I've noticed her quietly sweeping the floor early every morning before the guests awaken. Cigarette butts, bottle caps and trash from the party the night before gives her something to clean, I suppose. She doesn't seem to engage in any pleasantries with the guests; mind you, she's not allowed and could lose her job I've been told.
"Where do you live?" I asked politely one morning. "Would you like to see?" she whispered, "It's very close." Several hours passed until I spotted her again. She gave me a quick glance and an inconspicuous nod - it was time to go. I nervously followed her past the guard station, through a 10-foot gate equipped with razor wire and onto a muddy trail through the banana trees. Finally she smiled and seemed to relax. Unknowingly to her, that trail led me through a thin veil of cultural fog, opening my eyes onto a world that has left me outwardly quiet and reclusive ever since.
Her house was sun-cracked and made of the same mud caked onto the bottom of my sandals. Her small home was sparingly decorated with Christmas tinsel and exposed tree limbs that acted as necessary structural support. She invited me in to meet her mother, brother, sister and 4 children. It was awkward at first, or, rather, I was awkward. I sat on a bench near the door and from my vantage point the interior faded into a darkness through which I couldn't see…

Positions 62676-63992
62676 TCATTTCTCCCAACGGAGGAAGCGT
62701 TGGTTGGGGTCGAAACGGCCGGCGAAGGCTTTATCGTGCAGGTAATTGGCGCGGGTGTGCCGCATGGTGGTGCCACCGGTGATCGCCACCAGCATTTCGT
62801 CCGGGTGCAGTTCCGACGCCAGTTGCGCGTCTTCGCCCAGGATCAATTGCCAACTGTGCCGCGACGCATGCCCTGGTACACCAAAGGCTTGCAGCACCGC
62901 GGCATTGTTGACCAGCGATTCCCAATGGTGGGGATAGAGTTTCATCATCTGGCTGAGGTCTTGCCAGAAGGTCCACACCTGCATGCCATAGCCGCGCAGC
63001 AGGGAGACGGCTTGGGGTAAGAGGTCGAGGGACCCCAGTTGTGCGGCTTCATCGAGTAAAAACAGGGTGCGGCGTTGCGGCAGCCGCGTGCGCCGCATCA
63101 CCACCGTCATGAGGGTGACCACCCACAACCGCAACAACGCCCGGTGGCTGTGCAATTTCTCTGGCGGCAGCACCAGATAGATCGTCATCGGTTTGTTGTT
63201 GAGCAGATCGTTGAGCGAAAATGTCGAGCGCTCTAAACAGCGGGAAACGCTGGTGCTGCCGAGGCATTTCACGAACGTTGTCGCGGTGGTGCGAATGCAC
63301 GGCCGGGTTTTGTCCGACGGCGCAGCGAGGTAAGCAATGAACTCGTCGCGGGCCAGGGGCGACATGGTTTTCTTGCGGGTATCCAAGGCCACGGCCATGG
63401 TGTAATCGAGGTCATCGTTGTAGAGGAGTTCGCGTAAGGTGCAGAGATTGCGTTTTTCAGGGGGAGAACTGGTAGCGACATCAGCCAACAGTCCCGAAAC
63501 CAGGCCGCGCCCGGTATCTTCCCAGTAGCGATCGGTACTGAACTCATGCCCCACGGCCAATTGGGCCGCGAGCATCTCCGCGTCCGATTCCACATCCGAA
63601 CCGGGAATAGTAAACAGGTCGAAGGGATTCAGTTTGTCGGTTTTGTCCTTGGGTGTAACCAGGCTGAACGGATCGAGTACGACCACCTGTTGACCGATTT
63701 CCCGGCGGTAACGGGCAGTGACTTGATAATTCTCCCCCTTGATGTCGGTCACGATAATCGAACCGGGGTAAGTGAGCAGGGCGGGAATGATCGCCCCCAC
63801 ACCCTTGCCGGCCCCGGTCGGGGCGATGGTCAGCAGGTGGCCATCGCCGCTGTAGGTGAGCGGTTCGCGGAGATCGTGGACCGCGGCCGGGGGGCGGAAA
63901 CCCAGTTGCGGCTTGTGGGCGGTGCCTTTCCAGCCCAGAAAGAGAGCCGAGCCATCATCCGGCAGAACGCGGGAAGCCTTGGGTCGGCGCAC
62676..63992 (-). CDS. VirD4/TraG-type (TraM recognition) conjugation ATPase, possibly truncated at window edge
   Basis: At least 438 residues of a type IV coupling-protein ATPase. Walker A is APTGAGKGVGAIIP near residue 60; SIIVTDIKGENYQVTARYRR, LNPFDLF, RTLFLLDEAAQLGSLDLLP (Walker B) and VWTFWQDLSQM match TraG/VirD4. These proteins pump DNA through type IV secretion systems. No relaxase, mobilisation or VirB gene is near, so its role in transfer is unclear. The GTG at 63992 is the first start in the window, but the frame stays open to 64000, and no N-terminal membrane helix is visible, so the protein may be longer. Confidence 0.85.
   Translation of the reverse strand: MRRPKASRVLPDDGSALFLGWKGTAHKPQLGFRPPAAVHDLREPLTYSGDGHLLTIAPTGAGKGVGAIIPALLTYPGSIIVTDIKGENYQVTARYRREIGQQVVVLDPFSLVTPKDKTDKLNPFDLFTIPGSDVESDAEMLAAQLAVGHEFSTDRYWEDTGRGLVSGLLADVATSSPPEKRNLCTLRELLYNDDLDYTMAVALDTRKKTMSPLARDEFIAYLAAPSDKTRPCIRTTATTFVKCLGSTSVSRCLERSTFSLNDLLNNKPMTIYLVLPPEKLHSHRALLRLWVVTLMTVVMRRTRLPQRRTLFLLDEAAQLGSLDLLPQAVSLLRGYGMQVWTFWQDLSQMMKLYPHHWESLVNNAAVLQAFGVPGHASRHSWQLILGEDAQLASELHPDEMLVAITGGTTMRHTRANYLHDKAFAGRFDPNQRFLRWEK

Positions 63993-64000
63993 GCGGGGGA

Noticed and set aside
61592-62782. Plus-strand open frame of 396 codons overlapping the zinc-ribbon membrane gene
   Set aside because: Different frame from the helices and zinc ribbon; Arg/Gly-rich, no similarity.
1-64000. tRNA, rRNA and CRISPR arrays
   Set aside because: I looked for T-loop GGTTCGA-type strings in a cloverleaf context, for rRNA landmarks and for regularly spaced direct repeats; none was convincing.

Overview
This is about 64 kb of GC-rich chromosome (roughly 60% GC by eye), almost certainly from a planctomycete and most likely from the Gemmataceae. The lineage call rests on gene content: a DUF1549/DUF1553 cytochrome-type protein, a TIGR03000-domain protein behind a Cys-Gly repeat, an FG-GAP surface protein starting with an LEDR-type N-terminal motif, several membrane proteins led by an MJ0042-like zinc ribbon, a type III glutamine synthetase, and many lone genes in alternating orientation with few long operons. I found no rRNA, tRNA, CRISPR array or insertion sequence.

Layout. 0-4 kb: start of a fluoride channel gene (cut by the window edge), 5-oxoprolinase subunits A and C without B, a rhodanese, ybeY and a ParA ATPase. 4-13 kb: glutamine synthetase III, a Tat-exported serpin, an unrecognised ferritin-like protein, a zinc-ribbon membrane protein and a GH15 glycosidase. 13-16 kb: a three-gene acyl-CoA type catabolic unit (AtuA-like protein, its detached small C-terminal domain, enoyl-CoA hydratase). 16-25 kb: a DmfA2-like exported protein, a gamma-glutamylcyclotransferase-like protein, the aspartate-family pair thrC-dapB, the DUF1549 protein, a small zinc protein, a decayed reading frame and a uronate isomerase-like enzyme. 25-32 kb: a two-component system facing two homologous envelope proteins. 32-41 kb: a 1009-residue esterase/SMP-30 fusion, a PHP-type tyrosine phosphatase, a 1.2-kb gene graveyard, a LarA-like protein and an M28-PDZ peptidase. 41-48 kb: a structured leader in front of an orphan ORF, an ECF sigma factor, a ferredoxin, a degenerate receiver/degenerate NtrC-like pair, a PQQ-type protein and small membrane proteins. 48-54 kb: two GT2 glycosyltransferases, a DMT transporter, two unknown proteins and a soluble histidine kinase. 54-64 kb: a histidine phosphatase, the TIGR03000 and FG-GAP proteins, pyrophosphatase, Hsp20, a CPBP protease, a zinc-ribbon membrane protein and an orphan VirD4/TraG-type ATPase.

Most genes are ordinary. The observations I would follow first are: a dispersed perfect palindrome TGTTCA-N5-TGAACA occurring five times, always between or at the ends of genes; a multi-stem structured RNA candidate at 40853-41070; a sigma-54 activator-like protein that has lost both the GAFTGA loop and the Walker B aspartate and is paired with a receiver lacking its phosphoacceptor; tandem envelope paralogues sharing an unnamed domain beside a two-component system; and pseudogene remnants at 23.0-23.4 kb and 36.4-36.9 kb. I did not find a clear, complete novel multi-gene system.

There are several ways to see Africa. One of which is to peruse through the pages of Lonely Planet and hit the highlights; rafting, hippos, and the incredible landscape should not be missed. This is a trade-off, however. The truth is, traveling like most visitors do in Africa is not unlike a reality you already know, and very likely you'll be surrounded by a culture you simply know too well. Interesting as these weary adventurers may be, they may be very far from Africa...indeed.